When sending an SMS or MMS message from Twilio, new line encoding may vary slightly, depending on the terminating wireless carrier. The following are the methods that we find work most consistently for the different types of SMS messages you can send.
Sending an Outbound Message via the REST API
When sending outbound messages via the REST API, it is best to encode a new line as
Here’s an example cURL script:
curl -XPOST https://api.twilio.com/2010-04-01/Accounts/ACXXXXXXXXXXXXXXXXXXXXXXXXXXXXXXXX/Messages.json \ -d "To=+13105551234" \ -d "From=+12125555555" \
-d "Body=Here is my first line%0aHere is my second line" \
This example sends an outbound message from the sender (212) 555-1234 (
+12125551234) to the recipient at (310) 555-5555 (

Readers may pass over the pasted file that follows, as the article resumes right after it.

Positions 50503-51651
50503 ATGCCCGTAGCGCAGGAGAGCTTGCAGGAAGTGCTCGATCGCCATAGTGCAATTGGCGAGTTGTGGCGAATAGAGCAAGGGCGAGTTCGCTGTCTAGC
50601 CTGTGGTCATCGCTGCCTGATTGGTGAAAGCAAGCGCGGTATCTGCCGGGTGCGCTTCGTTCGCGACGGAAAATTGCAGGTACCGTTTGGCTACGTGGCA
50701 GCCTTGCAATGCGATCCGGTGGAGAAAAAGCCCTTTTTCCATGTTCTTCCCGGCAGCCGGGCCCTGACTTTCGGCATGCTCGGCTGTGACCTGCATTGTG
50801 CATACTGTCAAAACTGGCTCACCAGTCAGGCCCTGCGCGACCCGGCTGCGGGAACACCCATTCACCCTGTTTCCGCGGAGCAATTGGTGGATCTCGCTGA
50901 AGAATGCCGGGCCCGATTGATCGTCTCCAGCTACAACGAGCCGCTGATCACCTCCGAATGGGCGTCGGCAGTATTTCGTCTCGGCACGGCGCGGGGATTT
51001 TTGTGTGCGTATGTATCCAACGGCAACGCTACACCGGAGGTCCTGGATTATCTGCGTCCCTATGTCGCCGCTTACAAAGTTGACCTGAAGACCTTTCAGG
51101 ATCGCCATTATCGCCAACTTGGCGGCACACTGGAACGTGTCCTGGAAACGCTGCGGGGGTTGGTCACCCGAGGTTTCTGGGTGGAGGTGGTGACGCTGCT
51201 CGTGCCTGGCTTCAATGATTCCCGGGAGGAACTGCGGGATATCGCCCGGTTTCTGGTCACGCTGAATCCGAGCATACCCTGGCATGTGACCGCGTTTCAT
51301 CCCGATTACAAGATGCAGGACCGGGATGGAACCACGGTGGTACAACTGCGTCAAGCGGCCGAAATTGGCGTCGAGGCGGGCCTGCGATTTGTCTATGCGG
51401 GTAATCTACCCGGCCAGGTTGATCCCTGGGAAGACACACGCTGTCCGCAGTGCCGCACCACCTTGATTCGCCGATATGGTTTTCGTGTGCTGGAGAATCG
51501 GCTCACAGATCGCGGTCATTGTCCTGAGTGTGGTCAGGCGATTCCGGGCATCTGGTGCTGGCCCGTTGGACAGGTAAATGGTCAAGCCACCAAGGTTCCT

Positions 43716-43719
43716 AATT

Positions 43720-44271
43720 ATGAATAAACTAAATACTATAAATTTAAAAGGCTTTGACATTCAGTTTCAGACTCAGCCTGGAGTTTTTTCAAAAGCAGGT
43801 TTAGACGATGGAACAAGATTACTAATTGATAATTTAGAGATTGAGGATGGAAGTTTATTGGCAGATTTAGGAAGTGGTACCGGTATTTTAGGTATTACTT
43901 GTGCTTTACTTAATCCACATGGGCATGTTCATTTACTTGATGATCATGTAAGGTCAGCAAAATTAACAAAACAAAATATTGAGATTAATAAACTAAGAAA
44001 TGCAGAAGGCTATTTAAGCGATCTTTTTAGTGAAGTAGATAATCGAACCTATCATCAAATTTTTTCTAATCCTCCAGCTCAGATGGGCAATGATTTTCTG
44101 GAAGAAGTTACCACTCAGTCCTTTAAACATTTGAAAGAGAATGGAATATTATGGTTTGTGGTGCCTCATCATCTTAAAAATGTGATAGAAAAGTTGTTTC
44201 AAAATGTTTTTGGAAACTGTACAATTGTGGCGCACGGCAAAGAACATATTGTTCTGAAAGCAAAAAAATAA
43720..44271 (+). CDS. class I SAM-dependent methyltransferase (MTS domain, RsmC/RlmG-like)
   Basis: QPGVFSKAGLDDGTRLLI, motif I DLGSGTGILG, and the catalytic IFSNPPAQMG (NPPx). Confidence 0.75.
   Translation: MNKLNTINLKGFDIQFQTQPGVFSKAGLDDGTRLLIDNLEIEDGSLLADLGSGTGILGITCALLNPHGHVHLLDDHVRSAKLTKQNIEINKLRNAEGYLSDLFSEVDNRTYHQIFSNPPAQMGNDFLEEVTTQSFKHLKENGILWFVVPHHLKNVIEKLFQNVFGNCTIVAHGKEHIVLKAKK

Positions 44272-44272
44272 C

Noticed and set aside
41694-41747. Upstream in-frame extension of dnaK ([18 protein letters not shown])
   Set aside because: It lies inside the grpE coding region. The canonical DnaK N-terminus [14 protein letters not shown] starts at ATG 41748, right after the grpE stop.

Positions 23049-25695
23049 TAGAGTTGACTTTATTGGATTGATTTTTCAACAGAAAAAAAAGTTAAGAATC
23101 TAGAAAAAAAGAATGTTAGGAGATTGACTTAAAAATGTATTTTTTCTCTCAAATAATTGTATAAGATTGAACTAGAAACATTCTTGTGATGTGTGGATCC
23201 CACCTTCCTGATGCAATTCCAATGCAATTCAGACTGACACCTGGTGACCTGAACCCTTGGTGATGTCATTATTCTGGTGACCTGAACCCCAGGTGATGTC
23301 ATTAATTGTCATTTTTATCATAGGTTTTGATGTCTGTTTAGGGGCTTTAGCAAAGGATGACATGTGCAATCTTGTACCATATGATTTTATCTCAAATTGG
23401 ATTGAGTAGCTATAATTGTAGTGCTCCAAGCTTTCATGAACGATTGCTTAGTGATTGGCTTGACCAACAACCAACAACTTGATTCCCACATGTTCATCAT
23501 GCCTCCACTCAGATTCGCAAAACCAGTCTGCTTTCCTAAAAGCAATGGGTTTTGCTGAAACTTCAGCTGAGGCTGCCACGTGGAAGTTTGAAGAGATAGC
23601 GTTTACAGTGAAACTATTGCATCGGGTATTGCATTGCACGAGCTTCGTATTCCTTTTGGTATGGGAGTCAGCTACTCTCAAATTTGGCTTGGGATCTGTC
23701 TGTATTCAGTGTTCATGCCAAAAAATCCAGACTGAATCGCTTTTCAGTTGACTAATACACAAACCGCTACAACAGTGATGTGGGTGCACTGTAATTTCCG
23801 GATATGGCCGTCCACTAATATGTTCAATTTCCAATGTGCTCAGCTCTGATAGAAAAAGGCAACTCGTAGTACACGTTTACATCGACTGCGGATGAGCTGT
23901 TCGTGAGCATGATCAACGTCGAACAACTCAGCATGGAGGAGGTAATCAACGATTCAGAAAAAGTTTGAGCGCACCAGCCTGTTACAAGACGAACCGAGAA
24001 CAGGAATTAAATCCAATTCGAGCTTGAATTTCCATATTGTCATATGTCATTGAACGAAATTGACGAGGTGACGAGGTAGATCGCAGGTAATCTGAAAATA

+13105555555), and includes the following message:
Here is my first line
Here is my second line
To make this script work for you, make the following updates, and then paste it into a terminal window:
- Line 1 update with your Account SID
- Line 2 update with a valid destination
- Line 3 update with a valid sender number
- Line 4 update with the desired message text
- Line 5 update with your Account SID and Auth Token
Notice: If you are using one of the official Twilio helper libraries to send SMS messages, they will take care of encoding new lines present in strings as
Replying to an Incoming Message via TwiML
In a TwiML reply, the best way to insert a line break is to just use a new line.
Here’s an example TwiML script:
<?xml version="1.0" encoding="UTF-8"?> <Response> <Sms>Here is my first line.
Here is my second line.</Sms>
These examples should deliver a message with “Here is my first line” on line one, and then “Here is my second line” on line two.